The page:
Most programming-time on this project, disappears into improving graphics, making the editor a better man, or fixing bugs. Although engines, programming techniques and strategies get better and more robust every time you try, stuff still feels like a Jenga brick tower sometimes. Shove a new shader in here, and crap falls out at the other side - without you noticing until a week later, then wondering what the hell happened.
But I shouldn't forget, that we're making a game here. Or trying to at least. Making something you and me can *play*. So, once in a while, I step away from graphics and dive into game mechanics. A whole different area, I must say. Whatever game you're planning, the fun part is probably making your foes even smarter, designing puzzles, tweaking guns, testing what happens if you drive that race-car into garbage cans, et cetera. But... you're too far ahead maybe. Because a game begins with decent controls & basic physics.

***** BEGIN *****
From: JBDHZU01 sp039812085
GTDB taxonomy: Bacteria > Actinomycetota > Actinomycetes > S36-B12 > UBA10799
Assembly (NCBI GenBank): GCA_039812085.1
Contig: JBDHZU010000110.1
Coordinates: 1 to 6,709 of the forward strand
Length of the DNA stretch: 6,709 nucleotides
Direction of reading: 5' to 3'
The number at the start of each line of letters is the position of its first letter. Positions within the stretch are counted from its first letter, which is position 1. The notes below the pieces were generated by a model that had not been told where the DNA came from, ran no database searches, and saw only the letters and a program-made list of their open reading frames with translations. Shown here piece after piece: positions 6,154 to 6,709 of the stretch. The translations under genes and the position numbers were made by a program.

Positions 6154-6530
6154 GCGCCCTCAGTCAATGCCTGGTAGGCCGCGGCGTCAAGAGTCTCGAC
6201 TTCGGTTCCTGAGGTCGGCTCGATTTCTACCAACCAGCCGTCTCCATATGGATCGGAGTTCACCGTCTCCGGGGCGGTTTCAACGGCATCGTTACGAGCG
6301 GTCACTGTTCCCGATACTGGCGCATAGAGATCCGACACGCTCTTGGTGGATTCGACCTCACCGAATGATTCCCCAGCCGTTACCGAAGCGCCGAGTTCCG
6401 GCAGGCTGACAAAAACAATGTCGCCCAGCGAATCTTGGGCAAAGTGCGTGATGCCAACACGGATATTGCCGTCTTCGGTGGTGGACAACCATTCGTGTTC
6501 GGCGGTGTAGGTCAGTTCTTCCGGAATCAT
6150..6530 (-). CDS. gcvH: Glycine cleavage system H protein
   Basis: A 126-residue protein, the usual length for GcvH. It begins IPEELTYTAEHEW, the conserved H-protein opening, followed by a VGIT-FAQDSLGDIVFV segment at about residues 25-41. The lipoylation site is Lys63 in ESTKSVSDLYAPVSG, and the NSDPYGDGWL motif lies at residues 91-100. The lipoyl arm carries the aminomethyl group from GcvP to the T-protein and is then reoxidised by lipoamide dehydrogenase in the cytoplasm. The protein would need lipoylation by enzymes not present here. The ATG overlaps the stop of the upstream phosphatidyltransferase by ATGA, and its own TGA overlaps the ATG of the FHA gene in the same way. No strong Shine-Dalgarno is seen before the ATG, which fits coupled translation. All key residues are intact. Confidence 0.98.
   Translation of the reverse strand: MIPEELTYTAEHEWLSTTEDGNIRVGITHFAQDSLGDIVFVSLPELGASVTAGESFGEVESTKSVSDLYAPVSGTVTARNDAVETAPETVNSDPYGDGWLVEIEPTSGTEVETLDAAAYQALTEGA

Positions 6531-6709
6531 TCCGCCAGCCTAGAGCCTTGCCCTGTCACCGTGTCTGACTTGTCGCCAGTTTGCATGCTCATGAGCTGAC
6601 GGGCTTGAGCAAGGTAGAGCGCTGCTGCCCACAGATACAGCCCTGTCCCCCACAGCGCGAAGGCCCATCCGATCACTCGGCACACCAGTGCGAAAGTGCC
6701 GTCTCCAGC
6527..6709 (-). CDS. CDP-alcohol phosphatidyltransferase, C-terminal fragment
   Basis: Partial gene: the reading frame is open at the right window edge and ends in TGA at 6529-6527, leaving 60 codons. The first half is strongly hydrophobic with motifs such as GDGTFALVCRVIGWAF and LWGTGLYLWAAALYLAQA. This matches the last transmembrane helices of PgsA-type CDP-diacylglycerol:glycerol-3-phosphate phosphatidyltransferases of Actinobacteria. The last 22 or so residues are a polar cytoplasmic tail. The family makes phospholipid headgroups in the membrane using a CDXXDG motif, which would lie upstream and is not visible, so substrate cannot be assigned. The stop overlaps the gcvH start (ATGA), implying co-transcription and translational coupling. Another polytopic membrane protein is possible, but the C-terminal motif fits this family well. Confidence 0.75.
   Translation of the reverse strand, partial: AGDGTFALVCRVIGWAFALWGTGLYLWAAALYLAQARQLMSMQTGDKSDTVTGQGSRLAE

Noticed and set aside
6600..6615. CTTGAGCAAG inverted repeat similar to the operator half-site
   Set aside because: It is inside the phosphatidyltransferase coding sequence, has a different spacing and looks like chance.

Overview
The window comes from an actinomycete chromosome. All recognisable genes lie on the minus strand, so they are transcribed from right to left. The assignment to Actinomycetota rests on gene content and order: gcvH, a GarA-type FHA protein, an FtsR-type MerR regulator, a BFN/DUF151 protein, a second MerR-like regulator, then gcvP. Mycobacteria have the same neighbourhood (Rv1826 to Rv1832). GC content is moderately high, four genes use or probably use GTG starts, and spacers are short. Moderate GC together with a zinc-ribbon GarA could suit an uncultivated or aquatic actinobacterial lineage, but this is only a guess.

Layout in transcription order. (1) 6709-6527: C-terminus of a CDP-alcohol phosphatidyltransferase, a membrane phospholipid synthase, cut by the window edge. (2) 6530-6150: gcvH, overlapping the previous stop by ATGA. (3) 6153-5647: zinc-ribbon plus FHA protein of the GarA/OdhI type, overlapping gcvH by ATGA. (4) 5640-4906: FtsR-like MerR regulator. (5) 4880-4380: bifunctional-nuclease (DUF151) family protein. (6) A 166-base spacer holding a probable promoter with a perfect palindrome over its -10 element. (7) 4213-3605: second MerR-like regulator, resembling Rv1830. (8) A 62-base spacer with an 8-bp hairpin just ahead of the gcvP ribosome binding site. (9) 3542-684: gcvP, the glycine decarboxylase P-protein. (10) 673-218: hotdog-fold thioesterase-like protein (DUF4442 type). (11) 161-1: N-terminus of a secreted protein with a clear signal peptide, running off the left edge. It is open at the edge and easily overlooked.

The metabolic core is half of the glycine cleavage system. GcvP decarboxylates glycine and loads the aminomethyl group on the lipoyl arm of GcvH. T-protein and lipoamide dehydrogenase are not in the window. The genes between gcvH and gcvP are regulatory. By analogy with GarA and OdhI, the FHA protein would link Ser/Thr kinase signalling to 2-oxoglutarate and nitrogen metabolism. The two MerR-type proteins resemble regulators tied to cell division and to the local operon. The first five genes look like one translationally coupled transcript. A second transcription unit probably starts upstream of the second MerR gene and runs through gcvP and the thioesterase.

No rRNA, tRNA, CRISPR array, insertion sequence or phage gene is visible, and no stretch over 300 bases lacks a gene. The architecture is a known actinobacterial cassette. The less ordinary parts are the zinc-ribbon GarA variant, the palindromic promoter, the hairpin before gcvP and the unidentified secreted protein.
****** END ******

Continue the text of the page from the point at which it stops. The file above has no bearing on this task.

Sure thing doc. But you know what? Making them Right, is pretty damn hard! Even if you have a proper physics library. Certainly because game-control-mechanics often have to cheat, overruling standard physics, collision and gravity rules, rather than using them. Getting a box tumbling down the stairs isn’t too hard. But getting a 200 pound guy moving upstairs is. It will bump, get stuck, rocket-jump into the sky, or more likely; stick on the ground like an Easter Island head.
Shoe laces thight
I take good controls for granted, 99% of the games have them right more or less, nowadays. Though the foul memoires of broken games haven’t faded completely. How many platform games fucked up, 30 years ago? Games didn't have too many problems stealing the ideas and visuals of Mario Bros. But copying the controls and mechanics was a whole different league. The player character being too fast, as if feeding an ADHD kid 200 red M&M's, six cola, and a line of speed before going to mcDonalds. Controls too slippery, as if ice-skating on olive oil the whole time. Too stiff, as if moving a 1 ton statue with the friction of a Thwomp. Too artificial, as if moving a rectangular sprite in horizontal or vertical patterns over the screen. Too sluggish, as in having a jump-button, but Arnold Schwarzenegger being too old to jump over a 30 cm obstacle, making it useless. Too unrealistic, as in total absence of any physical rules. Too realistic, as in having no control at all once you're airborne, realising you miscalculated the jump and heading into the abyss imminent.